pj by Huffster and Leah Douglas | Reuters
CHICAGO — The Department of Agriculture awarded U.S. corn farmers to former President Donald J. Nearly $3 billion paid for the effects of Trump’s trade policies after the agency estimated the value of his lost export business, according to a nonfiction government agency. Report released on Monday.
The Market Facilitation Program in 2018 and 2019 distributed $23 billion in payments to farmers under the USDA’s Farm Service Agency to help offset huge losses to farmers in the wake of Trump’s trade war with China and other top export markets Can you
According to a US Government Accountability Office (GAO) report, payments to maize farmers were about $3 billion more than the USDA’s final estimated losses from the trade war, while soybean, sorghum and cotton farmers received less than projected trade losses.
The report, requested by the US Senate Agriculture Committee, also found that because of the way the USDA distributed payments, growers in different regions received different payments for the same crop.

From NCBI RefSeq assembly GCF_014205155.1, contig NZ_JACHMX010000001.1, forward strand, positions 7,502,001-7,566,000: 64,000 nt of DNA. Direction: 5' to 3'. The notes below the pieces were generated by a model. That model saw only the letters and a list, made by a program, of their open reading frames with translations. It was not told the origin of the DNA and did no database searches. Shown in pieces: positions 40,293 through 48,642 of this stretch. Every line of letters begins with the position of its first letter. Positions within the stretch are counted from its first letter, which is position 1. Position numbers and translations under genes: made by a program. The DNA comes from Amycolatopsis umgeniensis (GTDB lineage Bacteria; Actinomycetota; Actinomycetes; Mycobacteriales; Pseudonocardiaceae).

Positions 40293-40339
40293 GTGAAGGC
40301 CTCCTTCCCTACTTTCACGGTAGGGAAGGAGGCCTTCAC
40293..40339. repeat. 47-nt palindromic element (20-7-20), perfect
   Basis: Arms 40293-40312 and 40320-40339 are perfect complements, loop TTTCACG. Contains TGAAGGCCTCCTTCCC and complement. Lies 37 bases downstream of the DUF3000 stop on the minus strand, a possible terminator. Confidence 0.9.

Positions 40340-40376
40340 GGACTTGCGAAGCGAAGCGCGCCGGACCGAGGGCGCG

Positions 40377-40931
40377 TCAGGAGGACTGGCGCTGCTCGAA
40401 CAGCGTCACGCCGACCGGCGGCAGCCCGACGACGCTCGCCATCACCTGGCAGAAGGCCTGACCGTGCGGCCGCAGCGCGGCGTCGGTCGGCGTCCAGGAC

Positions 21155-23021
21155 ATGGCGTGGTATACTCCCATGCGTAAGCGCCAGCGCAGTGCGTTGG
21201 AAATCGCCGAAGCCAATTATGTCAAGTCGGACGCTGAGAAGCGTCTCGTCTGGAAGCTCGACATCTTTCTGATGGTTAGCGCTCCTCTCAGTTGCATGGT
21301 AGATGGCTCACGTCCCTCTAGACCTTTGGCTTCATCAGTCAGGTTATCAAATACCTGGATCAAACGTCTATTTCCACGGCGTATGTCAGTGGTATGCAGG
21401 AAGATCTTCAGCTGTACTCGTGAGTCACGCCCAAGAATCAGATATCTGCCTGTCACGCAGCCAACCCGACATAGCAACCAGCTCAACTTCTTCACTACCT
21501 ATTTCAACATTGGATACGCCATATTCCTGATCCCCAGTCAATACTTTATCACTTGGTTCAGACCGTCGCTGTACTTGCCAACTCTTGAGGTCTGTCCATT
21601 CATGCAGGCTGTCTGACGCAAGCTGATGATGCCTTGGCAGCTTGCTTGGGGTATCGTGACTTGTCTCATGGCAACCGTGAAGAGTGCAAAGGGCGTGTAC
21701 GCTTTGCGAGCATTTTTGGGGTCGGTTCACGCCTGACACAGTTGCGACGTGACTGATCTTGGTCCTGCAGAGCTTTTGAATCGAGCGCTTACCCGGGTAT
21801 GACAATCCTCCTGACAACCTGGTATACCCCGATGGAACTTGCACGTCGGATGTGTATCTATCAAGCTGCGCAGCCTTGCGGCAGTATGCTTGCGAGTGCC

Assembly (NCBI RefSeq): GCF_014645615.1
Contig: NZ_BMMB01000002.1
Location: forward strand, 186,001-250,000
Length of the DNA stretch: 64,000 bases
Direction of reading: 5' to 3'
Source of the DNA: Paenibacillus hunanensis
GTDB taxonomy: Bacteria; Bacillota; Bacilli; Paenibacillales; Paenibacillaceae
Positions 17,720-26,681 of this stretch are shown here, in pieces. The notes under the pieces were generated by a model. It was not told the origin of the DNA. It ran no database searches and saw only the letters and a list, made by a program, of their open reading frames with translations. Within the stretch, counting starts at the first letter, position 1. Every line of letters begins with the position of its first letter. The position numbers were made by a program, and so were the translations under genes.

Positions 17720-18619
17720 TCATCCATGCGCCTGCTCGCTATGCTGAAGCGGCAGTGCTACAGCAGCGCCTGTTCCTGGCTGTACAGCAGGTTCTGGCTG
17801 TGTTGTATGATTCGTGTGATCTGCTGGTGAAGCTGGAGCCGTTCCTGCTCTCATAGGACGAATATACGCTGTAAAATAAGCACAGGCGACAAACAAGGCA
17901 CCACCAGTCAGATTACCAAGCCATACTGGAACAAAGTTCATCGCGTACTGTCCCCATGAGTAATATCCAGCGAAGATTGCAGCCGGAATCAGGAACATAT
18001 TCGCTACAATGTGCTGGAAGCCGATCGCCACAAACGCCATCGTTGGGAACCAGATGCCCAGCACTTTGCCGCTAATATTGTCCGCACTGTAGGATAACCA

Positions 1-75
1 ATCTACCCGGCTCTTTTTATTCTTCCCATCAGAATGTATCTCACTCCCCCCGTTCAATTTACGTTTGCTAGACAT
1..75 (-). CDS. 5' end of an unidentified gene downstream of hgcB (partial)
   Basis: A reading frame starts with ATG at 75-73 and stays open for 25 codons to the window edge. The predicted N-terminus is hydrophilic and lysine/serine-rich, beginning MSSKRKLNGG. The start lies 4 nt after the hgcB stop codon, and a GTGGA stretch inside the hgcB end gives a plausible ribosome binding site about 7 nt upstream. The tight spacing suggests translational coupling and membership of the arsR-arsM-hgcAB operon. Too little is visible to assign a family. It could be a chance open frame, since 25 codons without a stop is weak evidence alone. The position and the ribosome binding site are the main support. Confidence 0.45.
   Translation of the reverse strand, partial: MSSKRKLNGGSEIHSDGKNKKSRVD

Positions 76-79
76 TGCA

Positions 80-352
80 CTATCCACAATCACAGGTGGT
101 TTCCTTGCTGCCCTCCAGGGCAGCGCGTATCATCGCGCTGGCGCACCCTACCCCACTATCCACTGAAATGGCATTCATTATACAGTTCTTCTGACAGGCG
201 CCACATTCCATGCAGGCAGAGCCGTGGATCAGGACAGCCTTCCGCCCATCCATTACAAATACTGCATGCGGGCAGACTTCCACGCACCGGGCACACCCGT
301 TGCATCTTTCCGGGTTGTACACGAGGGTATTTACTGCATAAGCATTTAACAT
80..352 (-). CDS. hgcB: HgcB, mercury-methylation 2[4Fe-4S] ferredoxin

According to the report, farmers in the south benefited the most, while farmers in the northeast and west received the least amount in payments.
At the time, widely varying payments confused and upset farmers, as well as local USDA employees who received limited training on the program and struggled to process applications and payments.
“We recommend better review and greater transparency” in USDA analysis, the GAO said in a statement on Monday, announcing the report.
The GAO recommended that the USDA’s Office of the Chief Economist (OCE) should be more transparent in its methodology process, as well as revise its procedures to assess the baseline by which assistance is provided to farmers.
OCE disagreed with the report’s findings, saying its team had done its job; that GAO’s recommendations should not be targeted at OCEs; And the problem was with policy decisions it didn’t cover, according to an October 21 letter sent to the GAO.
The USDA did not immediately respond to questions about the report’s findings. (Reporting by PJ Huffstadter in Chicago and Leah Douglas in Washington; Editing by Chizu Nomiyama)